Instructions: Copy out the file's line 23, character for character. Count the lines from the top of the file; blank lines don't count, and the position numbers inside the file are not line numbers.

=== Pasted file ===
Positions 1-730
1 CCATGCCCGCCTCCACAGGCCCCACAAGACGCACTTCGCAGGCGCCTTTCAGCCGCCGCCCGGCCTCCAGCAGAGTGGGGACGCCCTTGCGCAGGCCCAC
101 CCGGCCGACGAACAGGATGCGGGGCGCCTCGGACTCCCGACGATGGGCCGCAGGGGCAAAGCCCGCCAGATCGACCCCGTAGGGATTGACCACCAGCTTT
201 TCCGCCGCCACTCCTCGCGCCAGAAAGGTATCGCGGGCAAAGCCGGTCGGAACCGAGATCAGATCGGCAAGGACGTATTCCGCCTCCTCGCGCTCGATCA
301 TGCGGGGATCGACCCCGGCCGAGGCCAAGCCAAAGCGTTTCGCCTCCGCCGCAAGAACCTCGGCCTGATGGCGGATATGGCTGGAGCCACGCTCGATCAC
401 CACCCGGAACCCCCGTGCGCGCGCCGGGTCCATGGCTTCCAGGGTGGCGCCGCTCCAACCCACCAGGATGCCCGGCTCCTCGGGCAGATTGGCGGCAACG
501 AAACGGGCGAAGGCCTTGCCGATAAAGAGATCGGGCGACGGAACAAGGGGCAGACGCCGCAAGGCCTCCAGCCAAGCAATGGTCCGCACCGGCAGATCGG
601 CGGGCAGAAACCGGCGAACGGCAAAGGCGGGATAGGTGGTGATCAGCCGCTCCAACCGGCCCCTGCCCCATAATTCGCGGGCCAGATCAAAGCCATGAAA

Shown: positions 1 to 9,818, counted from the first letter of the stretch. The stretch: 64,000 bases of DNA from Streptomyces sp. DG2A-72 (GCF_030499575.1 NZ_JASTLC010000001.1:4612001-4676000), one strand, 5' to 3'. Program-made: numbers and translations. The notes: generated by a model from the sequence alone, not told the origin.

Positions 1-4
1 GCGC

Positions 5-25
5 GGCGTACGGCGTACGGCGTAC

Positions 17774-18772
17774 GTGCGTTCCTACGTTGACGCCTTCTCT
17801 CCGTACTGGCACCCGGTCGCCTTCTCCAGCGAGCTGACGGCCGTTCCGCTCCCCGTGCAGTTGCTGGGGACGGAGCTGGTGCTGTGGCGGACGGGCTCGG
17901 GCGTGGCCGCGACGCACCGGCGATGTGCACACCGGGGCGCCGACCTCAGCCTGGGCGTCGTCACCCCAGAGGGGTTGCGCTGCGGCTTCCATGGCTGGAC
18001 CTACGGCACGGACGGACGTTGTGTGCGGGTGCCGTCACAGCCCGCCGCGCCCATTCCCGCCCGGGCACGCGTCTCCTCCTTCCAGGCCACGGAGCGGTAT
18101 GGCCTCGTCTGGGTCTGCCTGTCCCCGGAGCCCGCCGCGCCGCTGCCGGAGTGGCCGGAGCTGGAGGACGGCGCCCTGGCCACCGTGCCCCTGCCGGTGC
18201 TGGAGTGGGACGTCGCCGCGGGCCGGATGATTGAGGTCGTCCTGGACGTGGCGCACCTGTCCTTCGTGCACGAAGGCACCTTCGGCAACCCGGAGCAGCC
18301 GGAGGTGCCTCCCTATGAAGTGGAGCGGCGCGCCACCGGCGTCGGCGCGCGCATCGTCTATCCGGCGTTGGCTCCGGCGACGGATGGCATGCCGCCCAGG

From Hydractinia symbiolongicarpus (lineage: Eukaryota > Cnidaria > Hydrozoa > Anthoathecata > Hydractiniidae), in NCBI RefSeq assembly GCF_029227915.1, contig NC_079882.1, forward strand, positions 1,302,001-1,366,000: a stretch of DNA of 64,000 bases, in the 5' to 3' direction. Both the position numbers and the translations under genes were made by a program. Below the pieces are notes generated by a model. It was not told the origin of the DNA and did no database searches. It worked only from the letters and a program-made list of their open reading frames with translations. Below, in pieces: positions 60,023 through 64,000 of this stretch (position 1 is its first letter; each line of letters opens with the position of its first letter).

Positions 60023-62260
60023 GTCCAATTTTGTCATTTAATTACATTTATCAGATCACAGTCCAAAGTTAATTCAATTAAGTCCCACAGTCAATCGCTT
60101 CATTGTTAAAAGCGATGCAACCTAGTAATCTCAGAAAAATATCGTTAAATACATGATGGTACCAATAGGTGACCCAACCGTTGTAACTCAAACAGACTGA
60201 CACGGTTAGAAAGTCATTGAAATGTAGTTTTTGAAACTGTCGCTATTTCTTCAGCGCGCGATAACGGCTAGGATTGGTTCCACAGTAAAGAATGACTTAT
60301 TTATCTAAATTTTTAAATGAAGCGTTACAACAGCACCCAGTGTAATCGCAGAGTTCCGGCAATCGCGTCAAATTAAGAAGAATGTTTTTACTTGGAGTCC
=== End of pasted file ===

Positions 60023-62260